5. Results from a new study may have bad news for chili addicts, with researchers finding that eating a spicy diet may be linked to an increased risk of dementia. Carried out by researchers from Qatar, Australia, and the USA, the new study looked at 4,582 Chinese adults aged over the age of 55 and followed them from 1991 to 2006. Chili intake, which included both fresh and dried chili peppers but did not include sweet capsicum or black pepper, was assessed six times during the study using a three-day record of dietary intake. Cognitive function was assessed four times during the 15-year period. The findings, published in the journal Nutrients, showed that those who consistently ate more than 50 grams of chili a day appeared to have almost double the risk of memory decline and poor cognition compared to those who didn't consume chili. A decline in memory also appeared to be stronger in participants with a low body mass index (BMI) than those with a high BMI. Participants who ate a lot of chili also tended to have a lower income and a lower BMI and were more physically active compared to non-consumers. The researchers suggest that people of normal body weight may be more sensitive to chili intake than those who are overweight, which could explain the impact of chili on memory and weight. They added that education levels may also play a role in cognitive decline -- and is a factor which requires further research. Capsaicin, the active component in chili, has previously been found to have a positive effect on health by speeding up metabolism and fat loss and inhibiting vascular disorders. To the authors' knowledge, this is the first longitudinal population study to investigate how chili intake could affect cognitive function. "Chili consumption was found to be beneficial for body weight and blood pressure in our previous studies. However, in this study, we found adverse effects on cognition among older adults," said lead author Dr. Zumin Shi from Qatar University. "Chili is one of the most commonly used spices in the world and particularly popular in Asia compared to European countries," added researcher Dr. Ming Li. "In certain regions of China, such as Sichuan and Hunan, almost one in three adults consume spicy food every day." The researchers note that the mechanisms linking chili intake and cognitive function decline are still not fully known, adding that more studies are needed to investigate further, as well as to test whether reducing chili intake can prevent cognitive decline. https://sg.news.yahoo.com/chili-lovers-might-higher-risk-cognitive-decline-finds-103842350.html
  6. https://www.facebook.com/popcorn.com.my/videos/465183744005080/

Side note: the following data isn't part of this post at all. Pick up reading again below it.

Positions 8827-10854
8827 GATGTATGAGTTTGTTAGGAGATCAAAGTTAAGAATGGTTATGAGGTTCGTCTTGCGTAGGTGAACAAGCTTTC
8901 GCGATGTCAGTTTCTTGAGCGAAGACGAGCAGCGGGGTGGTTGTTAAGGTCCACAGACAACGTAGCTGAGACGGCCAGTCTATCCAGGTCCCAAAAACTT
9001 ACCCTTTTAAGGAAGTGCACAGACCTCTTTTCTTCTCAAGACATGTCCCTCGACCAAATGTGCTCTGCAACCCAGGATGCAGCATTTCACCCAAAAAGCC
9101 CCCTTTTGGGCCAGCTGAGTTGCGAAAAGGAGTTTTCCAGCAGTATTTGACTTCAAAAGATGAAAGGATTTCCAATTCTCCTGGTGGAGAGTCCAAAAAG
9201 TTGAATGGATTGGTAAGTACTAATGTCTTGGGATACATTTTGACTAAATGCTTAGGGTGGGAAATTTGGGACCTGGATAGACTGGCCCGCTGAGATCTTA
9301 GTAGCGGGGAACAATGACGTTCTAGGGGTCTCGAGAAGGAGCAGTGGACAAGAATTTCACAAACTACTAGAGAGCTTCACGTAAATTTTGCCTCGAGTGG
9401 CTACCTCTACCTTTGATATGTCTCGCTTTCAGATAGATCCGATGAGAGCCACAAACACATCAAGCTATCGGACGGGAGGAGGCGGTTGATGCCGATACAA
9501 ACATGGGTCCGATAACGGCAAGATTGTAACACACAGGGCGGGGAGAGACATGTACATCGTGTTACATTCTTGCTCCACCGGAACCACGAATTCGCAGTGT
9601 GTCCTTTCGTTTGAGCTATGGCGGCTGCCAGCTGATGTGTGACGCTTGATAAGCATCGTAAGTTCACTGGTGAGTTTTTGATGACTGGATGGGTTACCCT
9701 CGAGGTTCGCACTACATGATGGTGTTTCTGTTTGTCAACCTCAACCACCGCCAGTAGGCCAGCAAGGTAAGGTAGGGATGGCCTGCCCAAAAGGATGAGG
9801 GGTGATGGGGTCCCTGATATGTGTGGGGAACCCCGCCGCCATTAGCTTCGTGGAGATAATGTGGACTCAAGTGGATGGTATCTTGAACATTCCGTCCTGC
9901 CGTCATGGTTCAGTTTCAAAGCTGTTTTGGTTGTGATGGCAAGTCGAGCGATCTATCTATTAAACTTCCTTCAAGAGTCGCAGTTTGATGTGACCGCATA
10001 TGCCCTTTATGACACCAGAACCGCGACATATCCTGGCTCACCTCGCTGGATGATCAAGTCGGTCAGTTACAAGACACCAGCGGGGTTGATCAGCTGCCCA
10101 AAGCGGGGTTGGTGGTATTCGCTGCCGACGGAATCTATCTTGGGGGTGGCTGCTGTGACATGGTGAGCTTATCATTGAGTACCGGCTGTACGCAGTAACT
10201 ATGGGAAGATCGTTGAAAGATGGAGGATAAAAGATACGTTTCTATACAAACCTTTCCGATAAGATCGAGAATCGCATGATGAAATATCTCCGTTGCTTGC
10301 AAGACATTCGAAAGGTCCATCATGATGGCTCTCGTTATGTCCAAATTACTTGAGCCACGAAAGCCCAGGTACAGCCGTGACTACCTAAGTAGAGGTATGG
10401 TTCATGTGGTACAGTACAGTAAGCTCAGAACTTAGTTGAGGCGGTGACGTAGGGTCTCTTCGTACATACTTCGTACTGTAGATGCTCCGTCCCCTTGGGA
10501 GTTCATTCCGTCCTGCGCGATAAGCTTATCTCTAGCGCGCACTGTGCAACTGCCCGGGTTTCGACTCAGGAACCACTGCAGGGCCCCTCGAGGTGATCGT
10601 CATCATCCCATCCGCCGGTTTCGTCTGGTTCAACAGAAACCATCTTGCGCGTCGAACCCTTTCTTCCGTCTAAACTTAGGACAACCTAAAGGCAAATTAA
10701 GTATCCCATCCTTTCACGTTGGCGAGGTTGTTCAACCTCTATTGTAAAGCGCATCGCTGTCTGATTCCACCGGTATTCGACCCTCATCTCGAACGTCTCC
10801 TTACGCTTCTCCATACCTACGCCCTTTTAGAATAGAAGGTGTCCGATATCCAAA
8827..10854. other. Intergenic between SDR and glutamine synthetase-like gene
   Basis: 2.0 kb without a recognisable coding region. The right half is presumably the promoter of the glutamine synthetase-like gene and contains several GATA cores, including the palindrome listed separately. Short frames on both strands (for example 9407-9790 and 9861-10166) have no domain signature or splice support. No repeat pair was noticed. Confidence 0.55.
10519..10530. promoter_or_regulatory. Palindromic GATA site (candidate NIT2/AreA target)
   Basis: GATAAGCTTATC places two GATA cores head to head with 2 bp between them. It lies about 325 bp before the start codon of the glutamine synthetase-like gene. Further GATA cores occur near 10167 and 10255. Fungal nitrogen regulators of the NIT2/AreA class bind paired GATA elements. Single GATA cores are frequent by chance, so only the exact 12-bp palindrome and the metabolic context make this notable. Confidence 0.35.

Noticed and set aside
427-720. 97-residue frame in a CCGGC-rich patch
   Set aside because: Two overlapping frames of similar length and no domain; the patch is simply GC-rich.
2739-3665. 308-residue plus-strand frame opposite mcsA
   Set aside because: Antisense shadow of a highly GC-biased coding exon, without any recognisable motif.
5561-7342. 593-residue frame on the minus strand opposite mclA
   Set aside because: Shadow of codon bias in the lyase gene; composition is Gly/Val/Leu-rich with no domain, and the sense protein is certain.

7. The GX-5 Extreme Swing and Trampoline Bungy, for the uninitiated, are two adrenaline-spiking attractions in Singapore‘s bustling nightlife district of Clarke Quay. Many tourists with an interest in giving themselves a scare have attempted the Extreme Swing ride, even with its Extremely Expensive price of S$45 per person. But for locals, it’s no big deal, especially when you’ve seen the contraption launch and heard the shrieks one too many times during a drinking sesh by the river. Enter the latest vid to go viral, featuring a bemused bungee worker accompanying a young boy on the ride just to help ease his fears. The clip, which has made the rounds on Twitter since it went up yesterday, was posted by the employee who said she strapped on to go along with the terrified tourist from Indonesia because “he was scared to go alone.” Aww. Adorably, the boy’s reactions when the ride first kicked off with a whoosh were priceless. Think arms and legs flailing, and hands tightly gripping the safety harness for dear life, while the staff member yells in a more restrained manner and visibly relaxes soon after. Props to the young sir for bravely stepping up to the plate and conquering his fears.
  8. SINGAPORE - A suspected World War II bomb was found by a construction worker in a Geylang street near Aljunied MRT station on Tuesday (July 23). The worker was digging the grounds of a half-constructed building in Lorong 23 when he made the discovery at around 9.15am. Police were called to the scene at 10am, and by 12.15pm, the entire street was cordoned off. Seven police vehicles were spotted there. Officers from the Singapore Armed Forces’ Explosive Ordnance Disposal (EOD) team were at the scene. By 1.15pm, the cordon had been scaled back to just the construction site. The EOD officers were seen leaving the site 15 minutes later, while around 30 construction workers were seen taking shelter under the nearby MRT track. The safety officer of the construction site, who wanted to be known only as Mr Subari, confirmed that the object, estimated to be about 30cm long, was not a live bomb. He said the construction firm contacted a third-party specialist to remove and dispose of it by 6.30pm. Work at the construction site was stopped for the day. Mr Roslan Abdul Ghani, 58, a driver who works in a building next to the site of the discovery, said: “The police came into our building and asked us to evacuate the place at around 11.30am.” This is not the first time a war relic has been found in the vicinity. In 2012, another World War II bomb was found at the junction of Lorong 22 and Guillemard Road, a few roads away from the site of yesterday’s finding. It was found on a patch of grass between a disused four-storey apartment and a drain. https://www.straitstimes.com/singapore/police-cordon-at-geylang-lorong-23-after-suspected-wwii-bomb-found